If he thought arresting Meng would slow Huawei down and give the US a strategic edge, he would do it, and the hell with the niceties of international law and order. He is fully capable of creating his own brand of global terrorism.
So what is the Trump/Bolton beef with Huawei? Supposedly, the accusation leveled against Meng was violating the sanctions against Iran by continuing to do business with that country.
However, during the administration of Barack Obama, the US, the UK, Russia, France and China along with Germany and the European Union struck a deal with Iran to roll back its nuclear program. Last January, Trump decided unilaterally to withdraw from the deal and reimpose sanctions on Iran, even as the other signatories to the deal continue to work with Tehran in an attempt to keep the agreement in place.
Therefore, even if Huawei does indeed continue to do business with Iran as a Chinese company, is it obliged to abide by the US sanctions, sanctions it is not party to?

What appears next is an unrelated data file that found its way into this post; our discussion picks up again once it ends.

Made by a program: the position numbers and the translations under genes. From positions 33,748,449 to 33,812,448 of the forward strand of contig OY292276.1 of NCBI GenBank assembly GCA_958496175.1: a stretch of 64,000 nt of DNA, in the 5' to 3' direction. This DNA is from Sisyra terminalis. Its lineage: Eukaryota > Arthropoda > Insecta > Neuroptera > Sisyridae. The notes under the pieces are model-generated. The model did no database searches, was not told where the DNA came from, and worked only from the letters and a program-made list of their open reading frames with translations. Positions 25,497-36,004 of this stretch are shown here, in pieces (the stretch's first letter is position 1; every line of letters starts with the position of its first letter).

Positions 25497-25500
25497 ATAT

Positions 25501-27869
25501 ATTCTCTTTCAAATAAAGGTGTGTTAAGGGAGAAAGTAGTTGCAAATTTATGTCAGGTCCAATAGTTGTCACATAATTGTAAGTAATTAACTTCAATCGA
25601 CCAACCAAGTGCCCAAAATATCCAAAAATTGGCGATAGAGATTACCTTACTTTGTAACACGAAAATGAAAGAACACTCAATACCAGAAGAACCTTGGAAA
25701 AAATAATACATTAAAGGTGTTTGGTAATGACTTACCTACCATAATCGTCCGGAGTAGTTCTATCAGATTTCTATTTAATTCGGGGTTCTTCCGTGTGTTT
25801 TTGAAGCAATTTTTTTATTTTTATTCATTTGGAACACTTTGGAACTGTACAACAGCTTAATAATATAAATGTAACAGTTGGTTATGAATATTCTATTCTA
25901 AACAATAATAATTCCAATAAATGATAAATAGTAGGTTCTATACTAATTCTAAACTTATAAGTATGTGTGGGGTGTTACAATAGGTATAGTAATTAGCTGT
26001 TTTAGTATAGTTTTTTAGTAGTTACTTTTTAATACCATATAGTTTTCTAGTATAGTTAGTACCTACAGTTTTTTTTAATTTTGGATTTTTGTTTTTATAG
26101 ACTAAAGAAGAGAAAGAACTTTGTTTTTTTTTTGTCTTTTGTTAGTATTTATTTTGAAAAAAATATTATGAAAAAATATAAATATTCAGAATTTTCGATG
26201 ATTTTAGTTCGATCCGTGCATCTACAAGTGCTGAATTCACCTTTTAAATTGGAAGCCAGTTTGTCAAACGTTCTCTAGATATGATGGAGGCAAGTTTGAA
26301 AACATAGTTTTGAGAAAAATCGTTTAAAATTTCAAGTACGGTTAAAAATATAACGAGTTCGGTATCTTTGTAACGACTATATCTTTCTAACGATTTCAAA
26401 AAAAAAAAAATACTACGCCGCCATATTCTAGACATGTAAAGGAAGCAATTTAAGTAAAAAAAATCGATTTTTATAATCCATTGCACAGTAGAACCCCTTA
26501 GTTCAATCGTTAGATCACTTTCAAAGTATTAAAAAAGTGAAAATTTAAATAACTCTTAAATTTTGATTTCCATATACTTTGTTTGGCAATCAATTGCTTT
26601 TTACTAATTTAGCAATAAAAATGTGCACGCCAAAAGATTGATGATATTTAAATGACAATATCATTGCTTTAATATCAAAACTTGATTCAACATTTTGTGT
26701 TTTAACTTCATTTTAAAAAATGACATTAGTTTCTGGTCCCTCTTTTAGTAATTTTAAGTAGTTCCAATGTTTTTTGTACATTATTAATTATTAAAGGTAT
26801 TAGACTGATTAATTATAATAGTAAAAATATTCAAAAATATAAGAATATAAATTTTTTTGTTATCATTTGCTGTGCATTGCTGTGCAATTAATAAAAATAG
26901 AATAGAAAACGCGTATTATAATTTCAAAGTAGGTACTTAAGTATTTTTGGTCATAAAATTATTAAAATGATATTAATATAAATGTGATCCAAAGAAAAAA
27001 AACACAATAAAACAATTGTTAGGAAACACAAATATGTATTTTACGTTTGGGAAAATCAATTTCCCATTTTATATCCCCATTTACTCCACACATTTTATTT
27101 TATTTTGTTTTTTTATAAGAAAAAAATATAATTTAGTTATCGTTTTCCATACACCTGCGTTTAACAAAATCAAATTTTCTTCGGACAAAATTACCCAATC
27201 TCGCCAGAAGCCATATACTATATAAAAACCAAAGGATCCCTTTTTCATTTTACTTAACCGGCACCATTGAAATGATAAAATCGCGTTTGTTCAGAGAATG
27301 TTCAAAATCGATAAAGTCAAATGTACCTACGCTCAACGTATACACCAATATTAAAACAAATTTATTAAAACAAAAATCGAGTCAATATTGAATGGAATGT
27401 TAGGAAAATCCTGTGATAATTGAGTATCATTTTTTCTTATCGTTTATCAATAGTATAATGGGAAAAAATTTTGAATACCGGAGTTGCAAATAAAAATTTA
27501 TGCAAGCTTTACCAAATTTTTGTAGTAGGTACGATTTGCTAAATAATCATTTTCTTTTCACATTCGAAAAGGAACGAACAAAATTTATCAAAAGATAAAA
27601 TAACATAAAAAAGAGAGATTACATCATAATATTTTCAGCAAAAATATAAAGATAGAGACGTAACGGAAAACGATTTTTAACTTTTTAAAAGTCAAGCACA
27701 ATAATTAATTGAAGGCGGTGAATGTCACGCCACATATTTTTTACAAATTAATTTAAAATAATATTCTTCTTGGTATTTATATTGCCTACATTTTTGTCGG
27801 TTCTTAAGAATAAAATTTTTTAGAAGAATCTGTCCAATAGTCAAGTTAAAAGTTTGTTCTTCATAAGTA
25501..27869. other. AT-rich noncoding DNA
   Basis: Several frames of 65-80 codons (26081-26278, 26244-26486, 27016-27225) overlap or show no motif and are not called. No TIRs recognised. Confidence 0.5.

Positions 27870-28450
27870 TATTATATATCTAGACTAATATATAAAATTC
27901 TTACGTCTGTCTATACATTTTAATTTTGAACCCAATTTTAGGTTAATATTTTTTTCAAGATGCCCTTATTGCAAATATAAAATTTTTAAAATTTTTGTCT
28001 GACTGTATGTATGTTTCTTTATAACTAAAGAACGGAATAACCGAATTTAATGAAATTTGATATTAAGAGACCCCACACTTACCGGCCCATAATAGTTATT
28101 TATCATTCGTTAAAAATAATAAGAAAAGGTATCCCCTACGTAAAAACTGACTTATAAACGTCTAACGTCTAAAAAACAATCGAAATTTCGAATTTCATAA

Even if the US objects to Huawei’s business activities with Iran, does the US extraterritorial prerogative extend to arbitrary detention of senior executives of Huawei at the will of the White House?
Meng is the CFO and vice-chairwoman of Huawei and the daughter of Ren Zhengfei, founder and chairman of the company. In general, CFOs do not get involved with day-to-day business transactions. Is her arrest designed to put pressure on Chairman Ren?
Among the innuendos directed at the company, Huawei has also been accused of stealing US intellectual property. The basis of this accusation goes back to Huawei’s early days when US-based tech conglomerate Cisco Systems accused Huawei of infringements.
The disputes were settled out of the courts and Huawei has never been convicted of any intellectual-property theft.